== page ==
Rory Gallagher admits sense of Derry injustice despite pleasing Division Two campaign

Derry manager Rory Gallagher admits the Oak Leafers have been left with a sense of injustice from an overall pleasing Division Two campaign.

Despite Sunday's 1-16 to 2-11 victory over Meath in Páirc Tailteann, Derry missed out on back to back promotions due to Roscommon's five point victory over a shadow Galway side in Dr. Hyde Park, a result which confirmed second place for the Rossies behind the already promoted Tribesmen.

In missing out Derry became the first county of the modern era to do so on 11 points and Gallagher pointed to the draw against Roscommon on game week five, a match in which top scorer Shane McGuigan was controversially sent off and then suspended for the Galway defeat, as being the defining moment in their promotion bid.

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"If you go back to the last minute in Roscommon where I feel we were very badly wronged," explained the Derry manager, "Shane McGuigan should have been on the field and he shouldn't have been suspended. He should have been on the field to kick what would have been the winning score. I've no doubt eight out of 10 times he would have kicked that.

Derry boss Rory Gallagher was happy with his side's overall league campaign in Division Two but admitted there was a sense of injustice over Shane McGuigan's red card against Roscommon.

"Last week we made a lot of mistakes. We made some again today but obviously when you give away three goals like we did in the first half last week, it takes a bit out of you but I thought we showed a lot of mental strength today.

"We came out and started the game really well but then we slipped, another goal from what I would say was our mistake but that's how it goes. It also went against us in the second half when I thought we were the better team in the sense that we controlled an awful lot of the game and maybe missed a few chances but, look, we have 11 points having come out of Division Three and having been in Division Four not that long ago, so it's not the worst result."

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Derry finished with a record of, played seven, won five, drawn one and lost one and Gallagher said, while frustrated, it was a good campaign that had taught Derry plenty of lessons.

"I would view it as a serious success but with a lot of learning. I would have loved to get to Division One for the players. We haven't but we have good company next year in Dublin and Kildare," he smiled.

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"It is what it is. I would've loved to have got there but I also have to be realistic. We have to learn. We got no learning out of the vast majority of those 11 or 12 games we were unbeaten.

"Playing against Meath who have spent time in Division One, who ran Dublin relatively close last year; playing against Galway and Roscommon, I think Galway are without a shadow of a doubt one of the five or six best teams. If the league hadn't been the structure it was last year they would never have gone down but we want to play against these teams and we want to start beating them regularly.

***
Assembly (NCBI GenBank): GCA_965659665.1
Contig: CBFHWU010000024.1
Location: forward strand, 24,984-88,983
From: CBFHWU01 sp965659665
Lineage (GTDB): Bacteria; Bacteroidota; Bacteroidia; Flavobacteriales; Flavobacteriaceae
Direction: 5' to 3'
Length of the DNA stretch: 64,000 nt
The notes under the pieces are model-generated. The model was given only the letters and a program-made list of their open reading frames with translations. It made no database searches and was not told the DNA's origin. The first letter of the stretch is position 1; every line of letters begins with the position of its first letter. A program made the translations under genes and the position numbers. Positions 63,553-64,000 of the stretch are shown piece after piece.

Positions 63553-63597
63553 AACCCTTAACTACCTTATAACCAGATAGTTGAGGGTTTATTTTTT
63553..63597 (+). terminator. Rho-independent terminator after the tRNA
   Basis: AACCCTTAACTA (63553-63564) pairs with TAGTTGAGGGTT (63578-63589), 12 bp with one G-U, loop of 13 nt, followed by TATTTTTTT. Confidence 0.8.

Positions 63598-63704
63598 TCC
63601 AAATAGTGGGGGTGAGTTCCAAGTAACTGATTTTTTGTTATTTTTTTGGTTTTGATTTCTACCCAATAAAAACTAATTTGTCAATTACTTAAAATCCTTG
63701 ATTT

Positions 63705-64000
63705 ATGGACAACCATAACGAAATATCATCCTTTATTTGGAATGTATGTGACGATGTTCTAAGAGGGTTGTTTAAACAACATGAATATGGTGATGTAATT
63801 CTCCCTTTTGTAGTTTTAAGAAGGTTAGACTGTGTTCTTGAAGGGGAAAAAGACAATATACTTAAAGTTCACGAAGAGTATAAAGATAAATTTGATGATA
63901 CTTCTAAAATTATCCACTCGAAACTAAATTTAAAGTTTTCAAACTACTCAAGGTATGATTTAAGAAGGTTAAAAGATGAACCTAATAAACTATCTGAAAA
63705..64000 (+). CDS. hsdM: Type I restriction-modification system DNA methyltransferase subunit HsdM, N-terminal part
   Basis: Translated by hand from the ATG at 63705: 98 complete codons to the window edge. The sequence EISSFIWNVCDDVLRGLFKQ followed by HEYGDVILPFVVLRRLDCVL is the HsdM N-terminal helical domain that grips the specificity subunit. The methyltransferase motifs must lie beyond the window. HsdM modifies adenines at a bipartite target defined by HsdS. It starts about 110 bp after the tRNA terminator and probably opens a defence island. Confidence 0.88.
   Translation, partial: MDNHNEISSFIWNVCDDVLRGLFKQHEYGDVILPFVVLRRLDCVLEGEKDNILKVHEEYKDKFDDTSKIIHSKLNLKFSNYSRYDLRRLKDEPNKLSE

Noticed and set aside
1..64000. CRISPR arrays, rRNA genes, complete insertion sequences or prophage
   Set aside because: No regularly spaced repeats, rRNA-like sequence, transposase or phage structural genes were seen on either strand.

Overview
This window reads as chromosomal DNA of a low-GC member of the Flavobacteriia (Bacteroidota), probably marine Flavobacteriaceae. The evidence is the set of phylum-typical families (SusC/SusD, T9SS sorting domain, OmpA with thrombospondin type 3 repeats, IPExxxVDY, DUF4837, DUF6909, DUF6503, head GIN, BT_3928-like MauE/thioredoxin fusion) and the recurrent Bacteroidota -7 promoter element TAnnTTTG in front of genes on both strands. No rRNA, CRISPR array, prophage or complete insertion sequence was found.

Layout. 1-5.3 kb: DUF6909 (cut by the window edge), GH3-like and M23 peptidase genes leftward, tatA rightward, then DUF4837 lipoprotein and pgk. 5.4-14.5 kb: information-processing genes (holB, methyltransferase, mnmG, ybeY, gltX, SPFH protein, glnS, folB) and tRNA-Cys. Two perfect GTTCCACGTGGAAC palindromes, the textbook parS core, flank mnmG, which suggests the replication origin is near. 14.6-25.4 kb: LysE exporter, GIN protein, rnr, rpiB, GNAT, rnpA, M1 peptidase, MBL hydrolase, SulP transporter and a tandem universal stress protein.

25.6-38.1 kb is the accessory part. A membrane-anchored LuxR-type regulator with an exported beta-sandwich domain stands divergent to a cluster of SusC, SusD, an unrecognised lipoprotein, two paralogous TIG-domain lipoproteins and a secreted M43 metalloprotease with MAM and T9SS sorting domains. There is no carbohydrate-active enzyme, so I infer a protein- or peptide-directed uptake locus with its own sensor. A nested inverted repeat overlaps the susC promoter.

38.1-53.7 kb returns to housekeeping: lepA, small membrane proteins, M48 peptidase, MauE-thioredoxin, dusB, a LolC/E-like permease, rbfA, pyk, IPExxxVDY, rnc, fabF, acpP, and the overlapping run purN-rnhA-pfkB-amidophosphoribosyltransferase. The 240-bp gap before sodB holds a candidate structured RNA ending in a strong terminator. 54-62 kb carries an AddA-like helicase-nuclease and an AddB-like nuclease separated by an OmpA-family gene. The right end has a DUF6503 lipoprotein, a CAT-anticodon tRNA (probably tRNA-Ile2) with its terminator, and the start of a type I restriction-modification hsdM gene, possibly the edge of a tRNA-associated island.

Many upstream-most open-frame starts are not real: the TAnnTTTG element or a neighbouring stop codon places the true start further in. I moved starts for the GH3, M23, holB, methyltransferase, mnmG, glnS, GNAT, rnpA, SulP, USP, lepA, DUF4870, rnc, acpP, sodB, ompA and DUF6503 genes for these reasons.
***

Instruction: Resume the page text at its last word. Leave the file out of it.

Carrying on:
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"I felt coming down here to Meath was going to be a massive test for us because clearly we were very wounded from what happened last week, particularly in the first half. We were still wounded from what happened in Roscommon when we felt a serious injustice was done to ourselves and to Shane McGuigan.

"We came out and showed a lot of character, I thought we were brilliant for the first 20 minutes. Then, after losing a bit of momentum, to gain control again was a test of character and we want these tests. You cannot be front runners every day. You have to learn how to roll with the punches and take a bit of adversity within a game."

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Derry now have five weeks to prepare for their Ulster Championship date against either Tyrone or Fermanagh and Gallagher was looking forward to having time to work with his players.

"We knew coming into the last three games, had you asked me at the start of the year then Meath, Galway and Roscommon were going to be the other three top teams. You would probably have expected Cork to be a bit better but we knew it was always going to be a tough finish.

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"There are lessons to be learned, even today but particularly down in Roscommon. We feel, especially when we wrestled control of that game with 12 or 13 minutes to go we probably should have seen it out and the Shane sending off shouldn't really have counted but we are where we are today and 11 points normally gets you up. It doesn't now so we have five weeks to prepare for the championship.

"Had you asked me if 11 points would be good at the start of the year then I'd have said 'yes'.

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"It was frustrating what happened in Roscommon, frustrating what happened within that game and then frustrating last week but we have to look at ourselves too.

"We didn't cover ourselves in glory last week. Had we got a point out of that game, winning today would have changed things but, look, it was a test and any good team has to come through tests. The Dublin six in a row team just didn't arrive; Tyrone just didn't arrive, they had tough days. I was involved with Donegal and we just about stayed up on the last day of the year in 2012 and went on to win it. You have to make the most of the wee breaks you get.

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"We have only suffered one defeat in 14 league games, albeit we want to play against better quality teams but we are where we are and we have a very committed group of players who enjoy spending time with each other and we can't wait for the championship now."

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